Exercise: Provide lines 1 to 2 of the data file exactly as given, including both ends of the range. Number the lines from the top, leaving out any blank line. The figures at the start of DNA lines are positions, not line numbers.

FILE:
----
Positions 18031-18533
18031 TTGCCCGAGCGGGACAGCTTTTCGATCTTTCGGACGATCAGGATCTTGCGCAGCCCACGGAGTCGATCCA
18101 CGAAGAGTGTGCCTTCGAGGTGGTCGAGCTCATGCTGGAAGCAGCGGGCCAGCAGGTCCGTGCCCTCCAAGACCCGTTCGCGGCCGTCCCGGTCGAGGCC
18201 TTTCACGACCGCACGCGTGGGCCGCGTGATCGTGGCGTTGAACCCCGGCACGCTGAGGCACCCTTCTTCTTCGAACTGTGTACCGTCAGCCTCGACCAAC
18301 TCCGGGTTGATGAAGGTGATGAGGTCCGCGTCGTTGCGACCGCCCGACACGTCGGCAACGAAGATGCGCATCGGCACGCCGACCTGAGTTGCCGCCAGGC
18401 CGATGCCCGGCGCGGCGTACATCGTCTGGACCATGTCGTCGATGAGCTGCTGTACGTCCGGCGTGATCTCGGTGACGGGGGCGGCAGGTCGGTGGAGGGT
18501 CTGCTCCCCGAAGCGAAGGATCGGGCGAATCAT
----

Positions 18031-18533
18031 TTGCCCGAGCGGGACAGCTTTTCGATCTTTCGGACGATCAGGATCTTGCGCAGCCCACGGAGTCGATCCA